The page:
The Safe Harbor 401(k) Plan allows eligible employees to contribute a portion of their own salary to a retirement plan. Employers contribute either matching or non-elective amounts to the plan on behalf of eligible employees. Employer contributions are tax deductible and employee contributions are excluded from income for Federal Income Tax purposes.
- Sole proprietorships, partnerships, limited liability corporations (LLCs), or incorporated businesses, including subchapter S corporations, may establish a 401(k) plan.
- All eligible employees must be allowed to participate in the 401(k). An eligible employee is any employee who:
. is at least 21 years old
. has performed one (1) year of service and worked 1,000 hours in the year beginning with the date of hire.
- Union employees and non-resident aliens who have no U.S source of income may generally be excluded from coverage.
- Employer contributions are tax deductible for the employer — up to 25% of compensation of all eligible participants.
- Employee elective deferrals are excluded from the employee’s income for Federal Income Tax purposes.
- Tax-deferred growth potential is possible — any investment earnings grow tax-deferred until withdrawn.
- The base formula is 100% of elective deferrals up to 3% of compensation and then 50% of elective deferrals on the next 2% of compensation. Matching contributions may not be made with respect to an employee’s elective deferrals in excess of 6% of the participant’s compensation.
- The employer may elect the non-elective formula (minimum of 3%) of all eligible participants’ compensation. Under this formula, all eligible employees would receive this non-elective contribution whether making salary reduction contributions or not.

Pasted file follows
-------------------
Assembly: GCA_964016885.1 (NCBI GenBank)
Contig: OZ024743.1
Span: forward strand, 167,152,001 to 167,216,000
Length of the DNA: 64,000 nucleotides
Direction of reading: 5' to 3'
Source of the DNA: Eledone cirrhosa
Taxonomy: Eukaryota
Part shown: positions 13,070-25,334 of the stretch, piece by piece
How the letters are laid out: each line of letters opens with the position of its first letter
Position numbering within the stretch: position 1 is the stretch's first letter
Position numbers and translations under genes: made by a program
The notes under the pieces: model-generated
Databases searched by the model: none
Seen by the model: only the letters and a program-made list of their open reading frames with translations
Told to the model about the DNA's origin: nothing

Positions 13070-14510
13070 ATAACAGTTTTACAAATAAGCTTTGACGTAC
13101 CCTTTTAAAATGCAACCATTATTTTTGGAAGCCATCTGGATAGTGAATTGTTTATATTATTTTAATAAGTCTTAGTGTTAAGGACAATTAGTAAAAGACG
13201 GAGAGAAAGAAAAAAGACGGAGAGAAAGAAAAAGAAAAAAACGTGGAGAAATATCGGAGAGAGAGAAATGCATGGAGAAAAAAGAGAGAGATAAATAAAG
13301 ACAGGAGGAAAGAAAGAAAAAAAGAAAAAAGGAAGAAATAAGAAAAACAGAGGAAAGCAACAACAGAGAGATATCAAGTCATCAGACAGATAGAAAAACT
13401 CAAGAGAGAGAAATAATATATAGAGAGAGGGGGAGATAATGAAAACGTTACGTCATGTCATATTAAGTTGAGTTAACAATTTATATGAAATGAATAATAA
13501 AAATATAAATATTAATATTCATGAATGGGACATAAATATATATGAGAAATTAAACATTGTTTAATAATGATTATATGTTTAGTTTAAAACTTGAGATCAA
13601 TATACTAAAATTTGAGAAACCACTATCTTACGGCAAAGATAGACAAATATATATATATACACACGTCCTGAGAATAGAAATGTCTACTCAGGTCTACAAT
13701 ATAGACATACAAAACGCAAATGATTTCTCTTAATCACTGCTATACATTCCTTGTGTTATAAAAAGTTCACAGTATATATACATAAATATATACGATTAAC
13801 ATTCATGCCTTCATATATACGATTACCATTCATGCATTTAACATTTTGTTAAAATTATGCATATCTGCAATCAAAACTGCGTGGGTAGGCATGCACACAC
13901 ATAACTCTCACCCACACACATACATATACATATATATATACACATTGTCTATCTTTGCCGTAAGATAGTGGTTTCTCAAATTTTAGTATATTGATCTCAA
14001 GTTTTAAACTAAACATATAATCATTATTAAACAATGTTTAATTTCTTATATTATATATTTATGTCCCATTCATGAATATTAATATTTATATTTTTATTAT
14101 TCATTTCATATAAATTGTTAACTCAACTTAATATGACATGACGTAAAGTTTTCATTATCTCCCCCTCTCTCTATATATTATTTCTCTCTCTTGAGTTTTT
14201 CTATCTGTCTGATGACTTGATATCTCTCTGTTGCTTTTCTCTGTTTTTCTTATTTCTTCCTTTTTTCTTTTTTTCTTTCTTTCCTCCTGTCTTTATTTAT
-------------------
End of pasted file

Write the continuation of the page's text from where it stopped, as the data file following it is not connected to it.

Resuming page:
A discretionary contribution may also be made to the plan, subject to deductibility limits (25% of all eligible participants’ compensation less the total amount of “safe harbor” contributions).
- The safe harbor 401(k) plan does not require extensive discrimination testing. It is important to note that there is market risk involved when investing in mutual funds, including possible loss of principal.
Attractive benefits for employees
- Offering a 401(k) plan can make it easier to attract and retain valuable employees.
- A 401(k) plan can assist in providing retirement income for eligible employees.
- Employees may contribute toward the retirement benefits offered by the employer.
- Automatic enrollment enables new employees to automatically be placed into the plan as soon as they are eligible.
- Automatic contribution increases make it easier for participants to save more for retirement. Employers who select this feature must adjust the employee deferral percentage annually.
- Designated Roth Contributions are allowed in Safe Harbor 401(k) Plans.
Early Withdrawal Penalty
Generally, a 10% tax penalty is applicable to distributions for participants under age 59 1/2. Participants may have to pay Federal Income Tax on the distributions, as well.
Reporting and Disclosure Requirements
- Reporting to the IRS — Form 5500 (Annual Return/Report of Employee Benefit Plan) and applicable schedules must be filed with the IRS each year.
- Disclosure to Plan Participants and Beneficiaries — each plan participant or beneficiary should receive an easily understandable summary plan description within 90 days after they become eligible and a summary annual report each year within 7 months after the end of each plan year.
Note: An employer can establish less restrictive eligibility requirements than the ones listed above, but not more restrictive ones.
Vesting is the participant’s ownership in the value of his/her retirement account or benefit. All employee and employer Safe Harbor matching or non-elective contributions are 100% vested immediately. The employer may elect to use a graded vesting schedule for discretionary contributions. All employee contributions are 100% vested immediately.
Generally, the deadline to establish a new plan is anytime between January 1 and October 1 of the applicable year.
The employer may elect a matching contribution formula or a non-elective formula of eligible employee compensation to satisfy IRS “safe harbor” requirements. If a matching formula is elected: